But I’m writing today not to excoriate/praise Microsoft but to again champion Fastmail (note: referral link).  I fully stand behind my rant stating that I don’t trust Internet services that I don’t pay for.  Here’s why I use Fastmail.  Marco Arment uses Fastmail, and Michael Lopp is clearly thinking about it.  For something as important as email is, don’t use a provider that treats you as the product.  Your email is the product, and they have a responsibility to have as great of an uptime as possible.  You get what you pay for.  I’ve been using Fastmail for nearly eight years, and I’m very happy with it.

Geof F. Morris


There’s nothing like waking up at 0415 realizing that you structured your experiment incorrectly. Thankfully I’ve only taken 3/8 of my data. I’ll probably have to throw out one data point at the most.

ETA: Happiness is salvaging all of your data points, reworking the random order to tweak what you’ve run, and not losing any data taken already.  Hell, I’ll finish a day earlier.  Thank you, pagan DOE gods.

My Tip Jar Experiment

One of the two classes that I’m taking this semester is in design of experiments, which is more fun that it might sound.  I’ve done these before, and I think that the one that I’m doing now is pretty cool.

I ran an OFAT1 experiment back in middle school using paper airplanes and a contraption that ensured that they’d be propelled with the same force each time. Dad and I built a wooden box, entrapped a rubber band inside of a staple on the front of the box, and placed a clothespin at the back of the box that would hold the tail of the plane such that the nose of the plane a standard length from the front edge of the box.  Opening the clothespin launches the plane.  I ran five trials for each plane, averaged them, found the variance, and tabulated my standings.  I didn’t get first place,2 but I did have fun.

This experiment is more interesting and advanced.  I’m running a fractional factorial experiment, which means that I can test four factors in just eight runs without losing anything but higher-order interactions that aren’t likely to matter very much.  I’m using the coffeeshop that I spend a lot of time in, largely because I have the trust of the baristas that I’m not going to screw them over.  I have four factors:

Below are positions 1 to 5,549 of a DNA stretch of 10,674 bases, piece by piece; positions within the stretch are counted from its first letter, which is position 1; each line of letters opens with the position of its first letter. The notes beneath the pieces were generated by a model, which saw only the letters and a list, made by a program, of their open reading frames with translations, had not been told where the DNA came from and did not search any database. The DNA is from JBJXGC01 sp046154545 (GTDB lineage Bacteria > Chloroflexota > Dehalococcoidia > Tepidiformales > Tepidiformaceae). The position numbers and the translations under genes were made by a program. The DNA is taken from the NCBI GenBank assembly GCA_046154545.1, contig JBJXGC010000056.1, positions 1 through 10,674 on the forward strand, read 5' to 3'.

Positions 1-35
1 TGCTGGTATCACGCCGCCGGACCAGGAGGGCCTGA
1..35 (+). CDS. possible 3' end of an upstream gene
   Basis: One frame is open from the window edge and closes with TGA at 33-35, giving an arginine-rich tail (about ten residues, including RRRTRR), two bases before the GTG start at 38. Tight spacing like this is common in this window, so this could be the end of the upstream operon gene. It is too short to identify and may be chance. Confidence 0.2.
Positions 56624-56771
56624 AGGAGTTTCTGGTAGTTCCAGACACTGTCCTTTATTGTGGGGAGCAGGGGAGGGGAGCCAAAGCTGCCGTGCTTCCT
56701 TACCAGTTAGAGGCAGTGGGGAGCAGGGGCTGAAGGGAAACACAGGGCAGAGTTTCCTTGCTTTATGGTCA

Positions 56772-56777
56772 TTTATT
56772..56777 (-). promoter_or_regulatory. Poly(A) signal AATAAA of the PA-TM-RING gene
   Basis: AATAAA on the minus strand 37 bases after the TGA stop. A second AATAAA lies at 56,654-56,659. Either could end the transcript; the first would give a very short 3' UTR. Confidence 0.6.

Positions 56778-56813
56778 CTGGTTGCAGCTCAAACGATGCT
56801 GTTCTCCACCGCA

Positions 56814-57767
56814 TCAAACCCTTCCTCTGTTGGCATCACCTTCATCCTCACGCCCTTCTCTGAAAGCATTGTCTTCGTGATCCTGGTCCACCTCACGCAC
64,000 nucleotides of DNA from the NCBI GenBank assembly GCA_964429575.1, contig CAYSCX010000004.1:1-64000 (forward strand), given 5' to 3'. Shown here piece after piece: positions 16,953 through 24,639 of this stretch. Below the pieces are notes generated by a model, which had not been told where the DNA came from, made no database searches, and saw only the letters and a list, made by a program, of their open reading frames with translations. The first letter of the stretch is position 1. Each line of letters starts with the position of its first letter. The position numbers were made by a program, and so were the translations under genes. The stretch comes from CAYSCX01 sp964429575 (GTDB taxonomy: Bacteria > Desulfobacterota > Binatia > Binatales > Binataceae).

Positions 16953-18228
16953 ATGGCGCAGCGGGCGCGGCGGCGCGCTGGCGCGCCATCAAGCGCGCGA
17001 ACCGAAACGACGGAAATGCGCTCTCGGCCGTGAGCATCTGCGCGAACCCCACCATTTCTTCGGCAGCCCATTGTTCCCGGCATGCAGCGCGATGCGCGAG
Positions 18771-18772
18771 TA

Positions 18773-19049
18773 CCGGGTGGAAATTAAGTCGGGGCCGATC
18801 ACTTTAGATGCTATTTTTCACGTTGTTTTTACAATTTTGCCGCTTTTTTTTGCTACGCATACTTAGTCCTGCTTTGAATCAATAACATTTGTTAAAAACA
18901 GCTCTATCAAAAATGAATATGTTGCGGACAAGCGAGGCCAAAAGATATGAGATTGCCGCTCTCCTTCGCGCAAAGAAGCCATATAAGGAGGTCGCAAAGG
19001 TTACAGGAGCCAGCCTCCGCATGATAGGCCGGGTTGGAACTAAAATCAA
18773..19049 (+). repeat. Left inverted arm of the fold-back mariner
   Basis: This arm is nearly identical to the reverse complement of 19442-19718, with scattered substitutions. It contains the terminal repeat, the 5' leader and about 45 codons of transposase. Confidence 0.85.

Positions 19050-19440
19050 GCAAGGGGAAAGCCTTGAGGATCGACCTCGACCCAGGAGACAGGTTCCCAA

1. Time of day of the shift.  There are two shifts each day.
  2. The size of the tip jar.
  3. The opacity of the tip jar.  These two factors require that we have four tip jars.
  4. Whether the tip jar is seeded or not.

My premise is this: tipping baristas is a social phenomenon.  “Do I tip her?  All she did was make me a latté,” is a valid question.  Anything that we can do to shake up the social norm and show that, yes, people tip baristas is a good thing.  But I have no idea what factors will work.  That’s why you experiment, people.

I’m sitting here waiting on the end of the third shift under experiment.  #4 and #5 happen tomorrow, and the rest will conclude by Thursday.  I’m having fun, and so are the baristas, especially since I’m giving them money to participate.  I got some very interesting results yesterday, and I’m getting some predictable ones today.  Data!  I want more data!

I’ll get to do this one more time, either as a full 2^3 factorial that would test every factor combination, or by doing the alternate fraction of this 2^(4-1), which would test the other eight combinations.  I’d get to do the former if I have an obvious factor that has no value in the analysis of the first experimental run; if I don’t have conclusive data, I’ll do the latter.  I could also run another fractional factorial by dropping a factor and adding another one.

The ladies already want me to run more experiments.  I guess that I know what I’m going to be doing on my own time this summer.

  1. One Factor at A Time. In this case, it was the plane itself that changed. []
  2. Assholes! []